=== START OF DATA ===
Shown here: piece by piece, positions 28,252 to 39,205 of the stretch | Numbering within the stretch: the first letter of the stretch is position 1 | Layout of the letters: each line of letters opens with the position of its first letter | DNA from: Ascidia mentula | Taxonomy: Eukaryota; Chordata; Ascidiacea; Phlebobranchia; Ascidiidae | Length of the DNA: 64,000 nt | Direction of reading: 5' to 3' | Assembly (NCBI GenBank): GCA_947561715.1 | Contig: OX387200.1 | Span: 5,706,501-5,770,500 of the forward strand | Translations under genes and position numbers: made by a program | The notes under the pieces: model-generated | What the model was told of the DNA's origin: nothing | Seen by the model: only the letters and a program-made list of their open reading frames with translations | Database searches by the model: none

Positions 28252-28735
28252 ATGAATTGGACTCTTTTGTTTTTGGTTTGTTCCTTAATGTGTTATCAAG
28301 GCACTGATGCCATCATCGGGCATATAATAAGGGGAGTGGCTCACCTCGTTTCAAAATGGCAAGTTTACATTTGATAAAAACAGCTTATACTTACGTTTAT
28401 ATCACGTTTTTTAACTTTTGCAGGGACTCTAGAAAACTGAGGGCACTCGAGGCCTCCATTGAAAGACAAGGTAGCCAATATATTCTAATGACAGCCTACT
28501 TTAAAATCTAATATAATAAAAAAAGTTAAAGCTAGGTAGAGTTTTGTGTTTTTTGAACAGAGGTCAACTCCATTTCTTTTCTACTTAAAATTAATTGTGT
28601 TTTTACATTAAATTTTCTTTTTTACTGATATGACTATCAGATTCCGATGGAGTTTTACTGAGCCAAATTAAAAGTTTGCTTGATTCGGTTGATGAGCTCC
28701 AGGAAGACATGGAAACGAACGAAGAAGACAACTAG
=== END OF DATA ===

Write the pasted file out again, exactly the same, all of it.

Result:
Shown here: piece by piece, positions 28,252 to 39,205 of the stretch | Numbering within the stretch: the first letter of the stretch is position 1 | Layout of the letters: each line of letters opens with the position of its first letter | DNA from: Ascidia mentula | Taxonomy: Eukaryota; Chordata; Ascidiacea; Phlebobranchia; Ascidiidae | Length of the DNA: 64,000 nt | Direction of reading: 5' to 3' | Assembly (NCBI GenBank): GCA_947561715.1 | Contig: OX387200.1 | Span: 5,706,501-5,770,500 of the forward strand | Translations under genes and position numbers: made by a program | The notes under the pieces: model-generated | What the model was told of the DNA's origin: nothing | Seen by the model: only the letters and a program-made list of their open reading frames with translations | Database searches by the model: none

Positions 28252-28735
28252 ATGAATTGGACTCTTTTGTTTTTGGTTTGTTCCTTAATGTGTTATCAAG
28301 GCACTGATGCCATCATCGGGCATATAATAAGGGGAGTGGCTCACCTCGTTTCAAAATGGCAAGTTTACATTTGATAAAAACAGCTTATACTTACGTTTAT
28401 ATCACGTTTTTTAACTTTTGCAGGGACTCTAGAAAACTGAGGGCACTCGAGGCCTCCATTGAAAGACAAGGTAGCCAATATATTCTAATGACAGCCTACT
28501 TTAAAATCTAATATAATAAAAAAAGTTAAAGCTAGGTAGAGTTTTGTGTTTTTTGAACAGAGGTCAACTCCATTTCTTTTCTACTTAAAATTAATTGTGT
28601 TTTTACATTAAATTTTCTTTTTTACTGATATGACTATCAGATTCCGATGGAGTTTTACTGAGCCAAATTAAAAGTTTGCTTGATTCGGTTGATGAGCTCC
28701 AGGAAGACATGGAAACGAACGAAGAAGACAACTAG